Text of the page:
Understanding Your Insurance Coverage
Helpful Documents
Q: What is the difference between charges and costs?

A: The amount a facility bills for a patient's care is known as the charge. This is not the same as the actual cost or amount paid for the care. The amount collected by a health care facility for each service is almost always less than the amount billed. There are three common examples:

  • Government programs such as Medicare and Medicaid typically pay health care providers much less than the billed charge. These payments are determined by government agencies. Hospitals have no ability to negotiate reimbursement rates for government-paid services.
  • Commercial insurers or other purchasers of health care services usually negotiate discounts with health care facilities on behalf of the patients they represent.
  • Hospitals typically have policies that allow low-income persons to receive reduced-charge or free care.

Negotiations between hospitals and payers generally begin with the charge amount. While each facility's charge structure may vary in important ways, charges represent a consistent, though imperfect, way to compare health care costs.

Q: Why are charges for the same procedure higher at one hospital than another?

A: Charges Vs. Costs

The amount a facility bills for a patient's care is known as the charge. This is not the same as the actual cost or amount paid for the care. The amount collected by a health care facility for each service is almost always less than the amount billed. There are three common examples:

  • Government programs such as Medicare and Medicaid typically pay health care providers much less than the billed charge. These payments are determined by government agencies. Hospitals have no ability to negotiate reimbursement rates for government-paid services.
  • Commercial insurers or other purchasers of health care services usually negotiate discounts with health care facilities on behalf of the patients they represent.
  • Hospitals typically have policies that allow low-income persons to receive reduced-charge or free care.

Negotiations between hospitals and payers generally begin with the charge amount. While each facility's charge structure may vary in important ways, charges represent a consistent, though imperfect, way to compare health care costs.

Q: What is the best way to understand my bill?

A: Health care billing can be very complex, but there are some ways to check your bills so that you understand what you, your insurance and/or your employer is paying for:

  1. Make sure you have received all services listed, and understand why.
     
  2. Check dosages and amounts for accuracy.
     
  3. Note the total cost of care, and how much your insurance or employer has paid.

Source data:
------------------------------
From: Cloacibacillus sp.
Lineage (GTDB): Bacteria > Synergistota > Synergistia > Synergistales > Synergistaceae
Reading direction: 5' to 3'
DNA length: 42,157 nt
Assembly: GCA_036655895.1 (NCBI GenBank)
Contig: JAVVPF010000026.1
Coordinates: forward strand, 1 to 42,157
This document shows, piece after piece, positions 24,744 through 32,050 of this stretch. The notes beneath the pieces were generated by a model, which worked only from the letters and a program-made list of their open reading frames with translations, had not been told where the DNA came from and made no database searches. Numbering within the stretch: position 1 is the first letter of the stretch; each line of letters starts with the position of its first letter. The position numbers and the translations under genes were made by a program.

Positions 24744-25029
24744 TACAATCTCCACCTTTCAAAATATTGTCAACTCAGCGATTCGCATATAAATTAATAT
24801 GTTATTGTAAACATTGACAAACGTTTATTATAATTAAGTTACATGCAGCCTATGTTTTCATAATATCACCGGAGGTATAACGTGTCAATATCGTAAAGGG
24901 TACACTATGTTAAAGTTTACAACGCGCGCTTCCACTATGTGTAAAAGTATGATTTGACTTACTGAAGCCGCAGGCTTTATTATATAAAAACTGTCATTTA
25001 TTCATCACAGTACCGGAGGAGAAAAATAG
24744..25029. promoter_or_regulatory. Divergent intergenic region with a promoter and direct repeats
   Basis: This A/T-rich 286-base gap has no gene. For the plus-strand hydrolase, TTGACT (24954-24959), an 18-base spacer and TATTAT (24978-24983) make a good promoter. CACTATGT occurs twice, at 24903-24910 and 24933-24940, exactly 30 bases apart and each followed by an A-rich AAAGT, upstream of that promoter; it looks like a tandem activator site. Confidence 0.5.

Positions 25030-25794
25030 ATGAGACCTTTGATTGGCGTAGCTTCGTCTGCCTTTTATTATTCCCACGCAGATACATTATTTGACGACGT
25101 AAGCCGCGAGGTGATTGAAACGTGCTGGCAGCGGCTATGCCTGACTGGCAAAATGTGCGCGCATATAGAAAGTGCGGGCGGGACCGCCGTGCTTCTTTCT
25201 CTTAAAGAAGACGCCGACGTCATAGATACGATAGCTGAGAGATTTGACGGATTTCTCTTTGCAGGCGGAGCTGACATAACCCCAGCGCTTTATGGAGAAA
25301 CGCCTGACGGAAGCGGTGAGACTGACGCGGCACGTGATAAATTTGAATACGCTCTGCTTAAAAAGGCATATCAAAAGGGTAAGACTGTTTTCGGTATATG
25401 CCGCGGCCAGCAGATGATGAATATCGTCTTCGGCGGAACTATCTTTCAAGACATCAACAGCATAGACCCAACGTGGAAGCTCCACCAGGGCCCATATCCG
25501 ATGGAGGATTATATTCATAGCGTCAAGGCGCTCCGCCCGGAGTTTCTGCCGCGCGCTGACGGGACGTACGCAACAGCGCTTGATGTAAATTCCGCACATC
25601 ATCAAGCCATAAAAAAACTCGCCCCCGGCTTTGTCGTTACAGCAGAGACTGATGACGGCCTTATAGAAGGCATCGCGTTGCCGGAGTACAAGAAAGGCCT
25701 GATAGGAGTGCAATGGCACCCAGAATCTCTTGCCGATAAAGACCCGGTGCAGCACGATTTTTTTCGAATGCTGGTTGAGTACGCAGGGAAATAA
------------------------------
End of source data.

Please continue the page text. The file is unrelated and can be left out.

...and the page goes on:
4. If you do not understand any part of your bill, ask your health care provider to explain it.
     
  5. This charge information does not include the professional services provided by a physician, surgeon, radiologist, anesthesiologist, pathologist, advanced practice nurse or other independent practitioners.
     
  6. This information is not a quote or a guarantee of what the charges will be for a specific patient’s care.
     
  7. Patients will likely receive separate bills for the physicians and other professionals who provided treatment. These physicians may not be participating providers in the same insurance plans and networks as the hospital. As such, there may be greater patient financial responsibility for these services which are not under contract with the health plan.
Q: How can I save money on my health care?
  1. Don’t use a Specialist or Emergency Room for basic health care.
     
  2. Only use the Emergency Room for true emergencies.
     
  3. Use generic drugs whenever possible; ask your doctor to prescribe a generic first!
     
  4. Seek comparable care in lower cost settings.
Q: How can I avoid surprise billing

A: Read this guide from AHA on Avoiding Surprise Bills.

Q: What questions should I ask when choosing a new provider?

A: The following questions should help when selecting your new provider.

Q: Is this hospital in-network or out-of-network?

A: Prices can vary widely depending on whether your hospital is in- or out-of-network for your specific health plan. Out-of-network hospitals have not been able to negotiate a discounted price with your insurer, thus making you potentially responsible for higher personal payments.

Q: Is the hospital physician providing care in-network or out-of-network?

A: Even if your hospital is in-network, you may receive care from an out-of-network physician. If possible, always find out if all physicians who will treat you are within your health plan’s network. This includes but is not limited to: anesthesiologists for surgery or pregnancy delivery along with pathologists, radiologists or consulting doctors. If they are not within network, ask if they will accept in-network payment for services provided to you. If you’re concerned that your doctor may be out-of-network, contact your insurance company.

Q: Is it possible my bill will be higher than expected?

A: Yes, services and procedures may be different based on age and level of health (for example, uncontrolled diabetes and high blood pressure).